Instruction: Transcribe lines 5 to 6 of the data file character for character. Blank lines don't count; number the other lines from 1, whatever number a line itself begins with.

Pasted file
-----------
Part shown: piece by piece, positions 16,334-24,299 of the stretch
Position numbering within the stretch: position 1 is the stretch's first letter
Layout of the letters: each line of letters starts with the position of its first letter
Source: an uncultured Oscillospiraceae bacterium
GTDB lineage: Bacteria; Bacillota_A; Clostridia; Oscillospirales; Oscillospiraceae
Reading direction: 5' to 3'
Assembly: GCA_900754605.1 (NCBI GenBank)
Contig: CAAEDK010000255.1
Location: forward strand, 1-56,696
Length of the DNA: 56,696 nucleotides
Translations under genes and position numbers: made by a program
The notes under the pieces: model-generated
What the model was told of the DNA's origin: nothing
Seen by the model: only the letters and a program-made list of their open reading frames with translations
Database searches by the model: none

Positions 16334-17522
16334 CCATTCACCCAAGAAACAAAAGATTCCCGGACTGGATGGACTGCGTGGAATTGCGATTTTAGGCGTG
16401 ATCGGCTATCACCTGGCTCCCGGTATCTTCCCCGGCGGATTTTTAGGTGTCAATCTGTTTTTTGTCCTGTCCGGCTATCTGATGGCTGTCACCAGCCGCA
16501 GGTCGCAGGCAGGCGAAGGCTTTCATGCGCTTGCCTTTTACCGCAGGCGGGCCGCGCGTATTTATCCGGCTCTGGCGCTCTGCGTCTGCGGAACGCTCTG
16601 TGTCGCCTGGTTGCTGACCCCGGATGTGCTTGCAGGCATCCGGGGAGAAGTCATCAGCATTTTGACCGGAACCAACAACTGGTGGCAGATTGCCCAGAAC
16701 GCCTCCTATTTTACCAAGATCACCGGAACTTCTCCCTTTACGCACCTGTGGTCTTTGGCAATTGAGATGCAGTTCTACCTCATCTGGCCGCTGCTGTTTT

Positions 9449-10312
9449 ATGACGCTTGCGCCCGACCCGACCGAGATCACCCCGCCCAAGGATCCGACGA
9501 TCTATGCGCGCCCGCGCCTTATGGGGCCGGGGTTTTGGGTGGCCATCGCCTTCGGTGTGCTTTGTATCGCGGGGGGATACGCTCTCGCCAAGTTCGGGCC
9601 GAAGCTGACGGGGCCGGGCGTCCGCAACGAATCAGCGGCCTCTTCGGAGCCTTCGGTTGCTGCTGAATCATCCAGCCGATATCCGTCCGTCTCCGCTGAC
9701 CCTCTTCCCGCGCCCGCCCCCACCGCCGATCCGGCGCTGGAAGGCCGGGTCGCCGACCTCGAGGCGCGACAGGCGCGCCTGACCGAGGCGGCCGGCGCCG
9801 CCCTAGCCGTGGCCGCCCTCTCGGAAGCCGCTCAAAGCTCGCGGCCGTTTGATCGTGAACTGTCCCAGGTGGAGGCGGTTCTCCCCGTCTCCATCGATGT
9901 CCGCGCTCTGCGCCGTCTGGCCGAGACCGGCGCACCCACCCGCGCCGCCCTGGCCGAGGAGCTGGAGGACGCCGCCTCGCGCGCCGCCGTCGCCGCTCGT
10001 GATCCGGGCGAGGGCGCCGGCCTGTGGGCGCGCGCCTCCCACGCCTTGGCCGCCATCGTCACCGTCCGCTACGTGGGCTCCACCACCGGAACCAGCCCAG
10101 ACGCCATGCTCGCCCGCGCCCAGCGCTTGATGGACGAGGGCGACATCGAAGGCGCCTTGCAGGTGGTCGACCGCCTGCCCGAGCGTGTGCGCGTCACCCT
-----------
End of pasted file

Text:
GTDB lineage: Bacteria; Bacillota_A; Clostridia; Oscillospirales; Oscillospiraceae
Reading direction: 5' to 3'